If you have to show the code inside Visual Studio, practice finding the locations instantly. Don’t stumble through file after file on stage just to notice you’re in the wrong project.

    Each of your demos can be split into the following parts; think about where and how you deal with them:

    • Preparation – you have to set up the environment before (the key part of) the demo can be started.
    • Establishing context – you have to give the audience enough information to understand what you will show them.
    • Show – demonstrate what the audience should see happen live.
    • Summary – explain what the audience just saw.
    • Conclusion – explain what the main takeaways are.

    In all really good presentations that I have seen, little or no preparation was visible to the audience (i.e. all required projects were loaded before the talk started), unless it was actually part of the demo. And the speakers used slides during the “context”, “summary” and “conclusion” phases (instead of having the IDE open and just talking), which kept them focussed.

    But this sounds like a lot of work?!

    Because it is. Good presentations are a lot of work. Regardless of whether you are using slides or Visual Studio. Just look at e.g. the live coding by Scott Hanselman during the MIX11 keynote. Don’t think for a second that he did this without lots of preparation and practice.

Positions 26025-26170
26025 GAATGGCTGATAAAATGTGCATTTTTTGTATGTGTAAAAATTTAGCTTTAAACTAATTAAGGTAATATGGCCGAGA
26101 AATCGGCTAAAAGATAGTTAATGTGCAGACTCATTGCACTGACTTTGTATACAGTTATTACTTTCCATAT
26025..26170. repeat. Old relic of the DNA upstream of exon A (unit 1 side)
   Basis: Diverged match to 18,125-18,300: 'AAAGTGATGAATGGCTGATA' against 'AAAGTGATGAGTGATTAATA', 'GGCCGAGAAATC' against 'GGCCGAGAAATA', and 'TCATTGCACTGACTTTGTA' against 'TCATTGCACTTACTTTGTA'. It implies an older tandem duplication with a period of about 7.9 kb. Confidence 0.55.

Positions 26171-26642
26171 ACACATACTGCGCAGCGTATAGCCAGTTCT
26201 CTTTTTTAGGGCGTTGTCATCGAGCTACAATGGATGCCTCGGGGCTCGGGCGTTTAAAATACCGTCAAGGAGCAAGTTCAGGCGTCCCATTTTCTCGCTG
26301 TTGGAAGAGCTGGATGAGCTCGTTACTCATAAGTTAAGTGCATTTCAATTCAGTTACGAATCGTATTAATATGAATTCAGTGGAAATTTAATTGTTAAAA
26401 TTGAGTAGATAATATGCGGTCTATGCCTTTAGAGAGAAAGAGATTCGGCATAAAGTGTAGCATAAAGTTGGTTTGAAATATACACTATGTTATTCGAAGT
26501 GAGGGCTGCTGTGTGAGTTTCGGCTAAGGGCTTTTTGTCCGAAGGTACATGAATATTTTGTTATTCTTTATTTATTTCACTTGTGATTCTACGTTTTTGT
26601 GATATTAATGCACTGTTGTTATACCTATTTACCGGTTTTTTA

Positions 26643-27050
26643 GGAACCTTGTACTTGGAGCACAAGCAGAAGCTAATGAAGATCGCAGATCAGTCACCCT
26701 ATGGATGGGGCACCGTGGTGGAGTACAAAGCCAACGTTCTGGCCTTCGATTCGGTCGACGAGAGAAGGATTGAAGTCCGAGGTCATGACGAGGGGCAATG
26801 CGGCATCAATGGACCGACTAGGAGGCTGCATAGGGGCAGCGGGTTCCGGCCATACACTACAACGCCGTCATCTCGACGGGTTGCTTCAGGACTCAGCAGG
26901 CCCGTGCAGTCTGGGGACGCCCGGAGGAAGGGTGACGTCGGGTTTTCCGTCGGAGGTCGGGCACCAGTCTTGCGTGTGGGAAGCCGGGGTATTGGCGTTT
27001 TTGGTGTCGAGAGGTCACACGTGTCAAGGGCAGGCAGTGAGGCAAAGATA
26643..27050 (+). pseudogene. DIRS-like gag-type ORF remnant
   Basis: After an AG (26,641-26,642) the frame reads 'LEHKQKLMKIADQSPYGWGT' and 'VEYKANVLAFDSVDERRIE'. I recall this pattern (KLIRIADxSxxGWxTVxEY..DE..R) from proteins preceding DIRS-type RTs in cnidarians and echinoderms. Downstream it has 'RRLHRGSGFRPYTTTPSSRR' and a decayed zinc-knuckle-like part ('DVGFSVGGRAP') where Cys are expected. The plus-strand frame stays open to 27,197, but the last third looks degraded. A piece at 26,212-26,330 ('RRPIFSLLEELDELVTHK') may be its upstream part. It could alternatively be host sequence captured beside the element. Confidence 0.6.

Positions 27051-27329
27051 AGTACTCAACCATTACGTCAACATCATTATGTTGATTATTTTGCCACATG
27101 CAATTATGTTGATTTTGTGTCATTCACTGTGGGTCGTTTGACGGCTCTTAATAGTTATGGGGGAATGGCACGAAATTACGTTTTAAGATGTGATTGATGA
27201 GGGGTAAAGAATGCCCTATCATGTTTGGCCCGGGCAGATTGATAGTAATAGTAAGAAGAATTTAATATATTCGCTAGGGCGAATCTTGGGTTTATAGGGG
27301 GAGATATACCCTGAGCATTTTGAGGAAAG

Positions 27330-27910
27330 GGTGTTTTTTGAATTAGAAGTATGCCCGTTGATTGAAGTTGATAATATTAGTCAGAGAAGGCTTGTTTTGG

Whenever you enter the stage at a conference, I expect that you are highly prepared and invested a lot of time into your presentation, period. Otherwise you’re wasting my time – with or without live coding.

  • Emaroo 1.2 Released

    Emaroo is a free utility for browsing most recently used (MRU) file lists of
    multiple applications. Quickly open files, jump to their folder in Windows Explorer, copy their path - all with just a few keystrokes or mouse clicks.

    ScreenShot400x237

    New in this release

    • MRU lists can be filtered in real-time by typing parts of file or directory names
    • It is now possible to define a list of directories to be excluded from the MRU lists (e.g. to exclude certain drives or UNC paths)
    Download and more information

    Please visit the Emaroo website at www.roland-weigelt.de/emaroo